Of course, the closed pores are separated from each other by dense portions of the cast product and even the greater amounts of porosity that tend to occur in the latter two compositional areas mentioned above do not have any great adverse efiect on resistance to corrosion by the lesser corrosion glasses having higher temperatures, such as sodium aluminosilicates or other aluminosilicates free of any substantial CaO content. However, the more substantial amounts of the closed porosity can contribute to undesirably lessened resistance to corrosion by the more corrosive types of higher melting temperature glasses, such as the calcium aluminosilicates. Moreover, the entrapped gases in the larger amounts of closed porosity can also contribute to a less desirable blistering tendency in the refining and forehearth treatment of some of the higher melting temperature glasses, such as borosilicate. Accordingly, the fusion-cast refractory of this invention that is most readily manufactured with advantageously high density in combination with the other characteristics noted before is one with 10 to 22 percent by weight of SiO an amount of ZrO that is not less than twice the total amount of SiO plus A] 0 and 0.5 to 10 percent (preferably 0.5 to 3 percent) by weight of oxide of alkali and/or alkaline earth metals (preferably Na O). However, a refractory of this invention with less than 10 percent by weight of SiO plus 0.5 to 10 percent (preferably 0.5 to 3 percent) by weight of oxide of alkali and/or alkaline earth metals (preferably Na o and preferably with ZrO not in excess of wt. percent) can be of advantage, especially when made in a manner to minimize macroporosity, for applications where the very high ZrO content contributes distinctly better wear characteristics to the refractory.

Within the present invention, an exceptionally beneficial refractory is analytically composed of, by weight, 68 to 82.5 percent ZrO 10 to 22 percent (preferably at least l5 percent) SiO 0.5 to 2.5 percent Na O, not more than 1 percent (desirably less than 0.4 percent) Fe O -l-TiO and N 0 in amount such that the ratio Al O :Si O is 0.3 to 0.65. The latter ratio assures a very high manufacturing recovery rate of essentially crack-free cast products and restricts the amount of corundum and/or mullite crystals to no more than 2530 percent by volume of the total refractory minus the volume of ZrO crystals. Such refractory can be readily and consistently made with high density, extremely low stoning potential, superior corrosion resistance and low blistering. This unusual, improved combination of properties gives the refractory the desirable capability of being employed, with excellent performance, throughout glass melting tanks (below the superstructure) for melting a great number of glasses, especially those with melting temperatures of 1,550 C. or higher.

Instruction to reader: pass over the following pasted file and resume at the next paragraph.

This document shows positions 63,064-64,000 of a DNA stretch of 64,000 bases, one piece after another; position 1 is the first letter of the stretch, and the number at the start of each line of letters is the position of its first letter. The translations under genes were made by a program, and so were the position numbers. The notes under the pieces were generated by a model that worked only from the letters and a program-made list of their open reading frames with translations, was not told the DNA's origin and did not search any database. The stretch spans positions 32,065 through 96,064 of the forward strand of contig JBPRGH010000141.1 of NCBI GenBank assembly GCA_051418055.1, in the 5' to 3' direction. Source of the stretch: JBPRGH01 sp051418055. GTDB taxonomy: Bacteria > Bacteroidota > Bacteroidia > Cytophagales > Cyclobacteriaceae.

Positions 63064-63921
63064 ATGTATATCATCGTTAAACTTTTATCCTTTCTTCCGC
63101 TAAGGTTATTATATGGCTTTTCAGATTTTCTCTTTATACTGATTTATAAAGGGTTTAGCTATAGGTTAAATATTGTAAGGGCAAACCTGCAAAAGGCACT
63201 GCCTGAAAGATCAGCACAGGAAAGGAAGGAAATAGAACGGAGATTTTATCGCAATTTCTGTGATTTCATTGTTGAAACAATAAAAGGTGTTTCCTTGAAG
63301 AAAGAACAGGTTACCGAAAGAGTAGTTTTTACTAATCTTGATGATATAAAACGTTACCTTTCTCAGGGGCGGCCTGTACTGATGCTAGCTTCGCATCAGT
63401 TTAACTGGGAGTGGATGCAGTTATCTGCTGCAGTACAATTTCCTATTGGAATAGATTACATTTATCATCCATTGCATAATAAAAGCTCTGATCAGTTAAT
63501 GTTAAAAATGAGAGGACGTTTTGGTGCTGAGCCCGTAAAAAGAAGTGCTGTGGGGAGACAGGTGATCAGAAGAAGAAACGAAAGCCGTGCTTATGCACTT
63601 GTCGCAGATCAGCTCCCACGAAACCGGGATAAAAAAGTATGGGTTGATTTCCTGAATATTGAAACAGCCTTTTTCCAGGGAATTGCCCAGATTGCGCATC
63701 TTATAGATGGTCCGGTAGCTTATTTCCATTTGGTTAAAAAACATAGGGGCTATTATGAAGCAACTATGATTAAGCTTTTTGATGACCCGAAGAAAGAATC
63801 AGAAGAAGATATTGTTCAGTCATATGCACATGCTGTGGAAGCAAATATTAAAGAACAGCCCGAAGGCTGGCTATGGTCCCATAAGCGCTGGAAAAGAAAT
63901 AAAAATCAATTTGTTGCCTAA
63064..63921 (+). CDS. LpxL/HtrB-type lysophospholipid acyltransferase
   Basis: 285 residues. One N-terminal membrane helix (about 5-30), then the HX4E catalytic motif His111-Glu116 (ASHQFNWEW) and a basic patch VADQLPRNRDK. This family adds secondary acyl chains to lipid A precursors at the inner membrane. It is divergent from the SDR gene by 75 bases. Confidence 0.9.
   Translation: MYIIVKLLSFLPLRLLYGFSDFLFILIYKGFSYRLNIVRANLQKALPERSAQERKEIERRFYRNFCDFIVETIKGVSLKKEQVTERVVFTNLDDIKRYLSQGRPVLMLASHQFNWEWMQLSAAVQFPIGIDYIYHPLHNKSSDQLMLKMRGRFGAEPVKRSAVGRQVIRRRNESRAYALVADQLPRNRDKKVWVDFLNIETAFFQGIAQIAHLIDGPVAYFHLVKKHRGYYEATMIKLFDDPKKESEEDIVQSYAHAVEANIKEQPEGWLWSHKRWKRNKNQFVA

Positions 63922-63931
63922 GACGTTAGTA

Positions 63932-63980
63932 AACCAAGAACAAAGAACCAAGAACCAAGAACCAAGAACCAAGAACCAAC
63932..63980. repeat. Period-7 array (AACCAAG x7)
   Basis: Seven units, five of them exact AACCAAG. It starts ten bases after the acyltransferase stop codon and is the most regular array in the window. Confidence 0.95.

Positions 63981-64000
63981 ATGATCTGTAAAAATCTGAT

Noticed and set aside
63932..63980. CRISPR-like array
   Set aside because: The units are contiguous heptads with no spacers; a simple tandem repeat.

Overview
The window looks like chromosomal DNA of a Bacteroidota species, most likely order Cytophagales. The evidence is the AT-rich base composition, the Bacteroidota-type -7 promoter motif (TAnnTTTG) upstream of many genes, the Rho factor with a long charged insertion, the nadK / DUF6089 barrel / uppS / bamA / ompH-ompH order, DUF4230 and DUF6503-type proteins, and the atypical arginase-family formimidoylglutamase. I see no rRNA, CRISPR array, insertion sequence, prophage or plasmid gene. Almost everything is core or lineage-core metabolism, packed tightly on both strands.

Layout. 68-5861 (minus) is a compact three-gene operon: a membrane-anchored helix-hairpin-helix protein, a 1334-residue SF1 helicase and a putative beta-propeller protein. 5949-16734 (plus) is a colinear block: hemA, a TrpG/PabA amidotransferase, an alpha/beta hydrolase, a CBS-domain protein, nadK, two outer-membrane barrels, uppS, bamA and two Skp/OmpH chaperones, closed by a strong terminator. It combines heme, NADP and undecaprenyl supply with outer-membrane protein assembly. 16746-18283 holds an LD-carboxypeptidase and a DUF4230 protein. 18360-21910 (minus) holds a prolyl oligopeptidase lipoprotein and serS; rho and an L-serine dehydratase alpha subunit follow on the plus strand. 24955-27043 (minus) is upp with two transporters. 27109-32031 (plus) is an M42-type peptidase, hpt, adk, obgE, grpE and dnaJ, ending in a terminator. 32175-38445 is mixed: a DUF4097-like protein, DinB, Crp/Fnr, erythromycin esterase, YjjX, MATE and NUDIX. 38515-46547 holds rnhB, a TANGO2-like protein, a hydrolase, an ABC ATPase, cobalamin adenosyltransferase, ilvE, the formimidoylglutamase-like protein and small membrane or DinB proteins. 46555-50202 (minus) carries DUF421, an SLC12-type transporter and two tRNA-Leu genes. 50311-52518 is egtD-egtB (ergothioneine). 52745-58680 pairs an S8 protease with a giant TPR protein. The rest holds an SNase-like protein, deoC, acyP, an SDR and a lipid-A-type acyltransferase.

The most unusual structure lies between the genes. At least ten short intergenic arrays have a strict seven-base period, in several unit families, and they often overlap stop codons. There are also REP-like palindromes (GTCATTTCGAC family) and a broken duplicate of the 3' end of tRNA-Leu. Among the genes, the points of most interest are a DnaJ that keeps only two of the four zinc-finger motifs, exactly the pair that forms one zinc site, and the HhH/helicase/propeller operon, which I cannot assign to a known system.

The refractory of this invention is produced, according to known fusion casting procedures, by mixing any suitable raw materials, melting such materials by any suitable technique that provides the oxidizing conditions which lead to lowblistering cast products (e.g., as in the long arc process of U.S. Pat. No. 3,079,452), and thereafter pouring the molten material into suitable molds followed by annealing of the castings (e.g., generally as set forth in U.S. Pat. Nos. l,6l5,750 and 1,700,288). When employing the long arc" process, care should be taken to feed the raw materials uniformly around outside of the electrode area so as to leave substantial melt surface exposed to continually renewed air atmosphere. At present, the most suitable mold known is assembled graphite slabs surrounded by alumina annealing powder. The thickness of the graphite slabs varies with the volume of the casting produced so as to avoid: (l) undesirable reaction between the cast refractory and the graphite that occurs when the graphite slab is too thin to cause sufficiently rapid chilling, and (2) undesirable cracking that occurs when the graphite slab is too thick such that it causes too rapid chilling. For 4 4 2 inches castings, a slab thickness of about threefourths inch has been found very suitable, whereas larger thicknesses of about 1% to 2% inches are necessary for 1OX18X18 inches castings. From these benchmarks, thicknesses needed for other size castings can be, and have been, readily determined with minimum trial efforts.

Suitable raw materials are readily chosen from among those commercially available materials of the type commonly employed for making ZrO Ai- O Sl fusion-cast refractories and having appropriate purity for this invention. For example, the 210 and SiO contents can be provided by a suitable mixture of refined zirconia and refined zircon sand. Among commercially available refined zirconia materials are crushed fused zirconia products that may contain some A1 0 to contribute at least part of the desired amount of that constituent. The majority of Al O content can be provided by high alumina material, such as Bayer-process alumina. For providing the other oxide and/or fluorine constituents, examples of suitable materials are high-purity grades of soda ash (sodium carbonate), calcium carbonate, fluorspar (calcium fluoride), aluminum fluoride and the like. By way of illustration, the following types of commercially available raw materials, whose typical analyses are given in weight percent, were used and found suitable in making the samples of refractory according to the present invention: